Some common health issues associated with VOCs include irritation of the respiratory tract, eyes, nose, and throat, and depending on level of toxicity and exposure, can result in liver damage or visual disorders.

So, you've got VOCs in the home. How can you reduce exposure and keep your eyes, nose, and throat happy and healthy?

– Make sure to use cleaning solutions and high-VOC compounds in limited quantities. When you do use them, OPEN THE WINDOWS! I know it seems like a simple solution, but do it. The more air you get, the less you will be inhaling the nasty stuff.

– Use paint that's low in VOCs, and keep windows open after painting. Regular paint is high in benzene, a known cancer-causing agent, so try to use low-VOC or no-VOC paints.

– Make sure to dispose of any unwanted chemical compounds properly. Don't keep them under your sink, improperly sealed, or under the bed. Get rid of that stuff if you're done with it.

By getting rid of volatile organic compounds, you make your home a haven for happy, healthy humans. It's better for the environment, too!

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Diaper Service

There are lots of babies out there, and 4 million new ones each year in the United States alone. What do babies do best? Eat, sleep, and the most disgusting and smelly of this trifecta: poop.

Where does all that poop go? In diapers, of course, unless you have some magically trained baby that can use a toilet straight out of the womb. But all those disposable diapers make a lot of disposable waste in our landfills.

So what's the alternative? Let your kid go commando and hope he learns to use the toilet in four days? That seems a bit messy. Want something more logical (and that won't get lots of baby turds on your carpet)? Cloth diapers are a great alternative.

Cloth diapers were all the rage back in the day, before plastic was invented. They come with one major problem: the average newborn poops four to eight times a day. That's over 30 diapers a week. That's a lot of diapers to wash and a lot of poop to clean up. So what's a parent to do? San Diego has some great cloth diaper services that will pick up your poopy diapers and bring you fresh clean ones.

While disposable diapers will inevitably be cheaper than a diaper service, using cloth diapers is cheaper and obviously better for the environment. Use cloth diapers for as long as you can handle them, then get some help with cleaning them!

http://bit.ly/ibfvWI

allaboutclothdiapers.com

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Paint your roof white!

White. It's what you wear in the sun to keep cool. Party tents are white. Boats are white. Any kid in elementary school can tell you why: white is a reflective color; light and energy (heat) bounces off of it easily.

Now, through the amazing act of SCIENCE, the Center for Atmospheric Research has concluded from a recent study that painting the roofs of houses and buildings white can drastically change climate (to .7 degrees). Pretty significant, eh? So how does it work? The asphalt that makes up city streets absorbs energy and tall buildings trap heat close to the surface. By painting roofs white, it helps reflect the sun's energy, so the city absorbs less.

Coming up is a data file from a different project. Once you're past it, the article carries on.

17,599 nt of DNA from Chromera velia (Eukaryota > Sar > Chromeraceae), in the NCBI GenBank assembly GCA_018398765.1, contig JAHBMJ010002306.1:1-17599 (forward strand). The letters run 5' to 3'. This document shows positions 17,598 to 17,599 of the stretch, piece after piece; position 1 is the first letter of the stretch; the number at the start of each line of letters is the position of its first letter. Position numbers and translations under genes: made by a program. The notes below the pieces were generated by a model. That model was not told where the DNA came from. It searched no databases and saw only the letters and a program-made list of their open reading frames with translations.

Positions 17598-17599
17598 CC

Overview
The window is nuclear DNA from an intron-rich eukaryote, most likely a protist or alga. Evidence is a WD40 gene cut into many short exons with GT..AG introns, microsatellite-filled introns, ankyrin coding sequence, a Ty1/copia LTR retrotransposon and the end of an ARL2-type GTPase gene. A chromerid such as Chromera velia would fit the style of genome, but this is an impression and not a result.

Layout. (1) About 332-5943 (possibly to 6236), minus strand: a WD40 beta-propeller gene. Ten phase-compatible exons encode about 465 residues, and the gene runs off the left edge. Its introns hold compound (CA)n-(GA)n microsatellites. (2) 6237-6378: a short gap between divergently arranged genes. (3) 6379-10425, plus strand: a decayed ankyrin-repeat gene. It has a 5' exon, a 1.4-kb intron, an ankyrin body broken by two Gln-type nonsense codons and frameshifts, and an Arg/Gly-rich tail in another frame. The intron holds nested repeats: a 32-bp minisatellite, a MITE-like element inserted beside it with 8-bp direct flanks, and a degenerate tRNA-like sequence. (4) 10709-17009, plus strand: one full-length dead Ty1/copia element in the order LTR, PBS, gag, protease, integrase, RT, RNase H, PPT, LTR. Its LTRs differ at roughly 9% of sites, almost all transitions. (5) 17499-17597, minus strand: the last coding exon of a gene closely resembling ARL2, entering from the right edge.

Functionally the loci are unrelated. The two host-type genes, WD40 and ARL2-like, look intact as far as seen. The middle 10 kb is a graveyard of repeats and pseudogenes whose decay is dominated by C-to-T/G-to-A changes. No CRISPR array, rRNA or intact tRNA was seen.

How can this help you in everyday life? When retiling your roof, make sure to use light colored tiles. Not planning to do that anytime soon? Use the natural properties of color to help paint your home for your climate. You live in a desert? Use light, reflective colors to direct heat away from your home. Live in a place where it snows 80 percent of the year? Use rich, darker colors to absorb energy and heat, to make your home cozy.

Check out treehugger.com for more on the topic: http://bit.ly/92iELV

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Recycled Redeccorating

Recycling doesn't have to stop at glass, plastic, or cans. Take into consideration that things that can be reused get thrown away ALL the time. One person's trash is another's treasure, right? When renovating your home, you can use lots of recycled products to make your shabby house chic. Here are some ideas to turn your renovation quest into a recycling bonanza.

Antique stores, flea markets, and yard sales often have old cabinets, furniture, and recycled wood that you can reuse. Sand down, resurface, and stain cabinets to make them look like new. Cover an old armoire door with plastic and you've got yourself a ghetto-sled!

Recycled lumber can be used for a multitude of projects, including flooring, coffee tables, or wall accent pieces. Transform an old door into a headboard for your bed, or a new desk.

Plastic bottles can be recycled into an awesome light fixture. Heck, light fixtures can be recycled, rewired, and reused to give your place that vintage feel.

Use your imagination. Pretty much anything you find can be reused in some way or another. Go wild. Try turning old LPs into a fruit bowl or a room divider, use old shirts to make a quilt, or make a Devo hat out of a red bucket.

If you want to recycle and reuse materials, but aren't much of a thrift store hound, check out Habitat ReStore outlet (www.habitat.org/restores/default.aspx), which supplies reused and donated materials for renovations.

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Farm to Table Eating

Food is one of those things that can evoke a love–hate relationship. Depending on how and where food is grown and how it is prepared, it can make you sick, fat, or utterly euphoric. With the proposed enactment of the Food Safety Modernization Act, the FDA can regulate the quality of the food that goes into our bellies, but how much will that matter? Spinach can still give you e-coli, and beef, mad cow disease.